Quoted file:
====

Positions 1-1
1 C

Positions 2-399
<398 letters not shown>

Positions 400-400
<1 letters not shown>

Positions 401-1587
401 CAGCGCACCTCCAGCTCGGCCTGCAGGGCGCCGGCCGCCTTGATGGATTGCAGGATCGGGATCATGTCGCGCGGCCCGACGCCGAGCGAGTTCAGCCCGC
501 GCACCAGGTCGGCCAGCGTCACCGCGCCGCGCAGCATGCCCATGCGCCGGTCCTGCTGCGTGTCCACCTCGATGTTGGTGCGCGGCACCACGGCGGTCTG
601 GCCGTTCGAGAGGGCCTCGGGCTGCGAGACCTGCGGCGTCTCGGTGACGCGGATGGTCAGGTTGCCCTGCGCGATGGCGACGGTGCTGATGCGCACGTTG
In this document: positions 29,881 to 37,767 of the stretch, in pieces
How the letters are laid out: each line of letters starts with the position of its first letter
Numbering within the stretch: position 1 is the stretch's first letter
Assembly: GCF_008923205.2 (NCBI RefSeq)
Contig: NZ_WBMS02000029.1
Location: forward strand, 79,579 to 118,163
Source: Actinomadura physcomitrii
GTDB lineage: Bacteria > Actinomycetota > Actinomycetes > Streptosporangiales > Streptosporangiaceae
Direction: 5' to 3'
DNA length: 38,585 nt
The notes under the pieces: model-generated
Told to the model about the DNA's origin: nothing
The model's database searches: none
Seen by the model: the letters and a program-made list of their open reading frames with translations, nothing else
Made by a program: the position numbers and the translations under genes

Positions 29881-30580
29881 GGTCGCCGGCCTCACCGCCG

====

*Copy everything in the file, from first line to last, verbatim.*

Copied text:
Positions 1-1
1 C

Positions 2-399
<398 letters not shown>

Positions 400-400
<1 letters not shown>

Positions 401-1587
401 CAGCGCACCTCCAGCTCGGCCTGCAGGGCGCCGGCCGCCTTGATGGATTGCAGGATCGGGATCATGTCGCGCGGCCCGACGCCGAGCGAGTTCAGCCCGC
501 GCACCAGGTCGGCCAGCGTCACCGCGCCGCGCAGCATGCCCATGCGCCGGTCCTGCTGCGTGTCCACCTCGATGTTGGTGCGCGGCACCACGGCGGTCTG
601 GCCGTTCGAGAGGGCCTCGGGCTGCGAGACCTGCGGCGTCTCGGTGACGCGGATGGTCAGGTTGCCCTGCGCGATGGCGACGGTGCTGATGCGCACGTTG
In this document: positions 29,881 to 37,767 of the stretch, in pieces
How the letters are laid out: each line of letters starts with the position of its first letter
Numbering within the stretch: position 1 is the stretch's first letter
Assembly: GCF_008923205.2 (NCBI RefSeq)
Contig: NZ_WBMS02000029.1
Location: forward strand, 79,579 to 118,163
Source: Actinomadura physcomitrii
GTDB lineage: Bacteria > Actinomycetota > Actinomycetes > Streptosporangiales > Streptosporangiaceae
Direction: 5' to 3'
DNA length: 38,585 nt
The notes under the pieces: model-generated
Told to the model about the DNA's origin: nothing
The model's database searches: none
Seen by the model: the letters and a program-made list of their open reading frames with translations, nothing else
Made by a program: the position numbers and the translations under genes

Positions 29881-30580
29881 GGTCGCCGGCCTCACCGCCG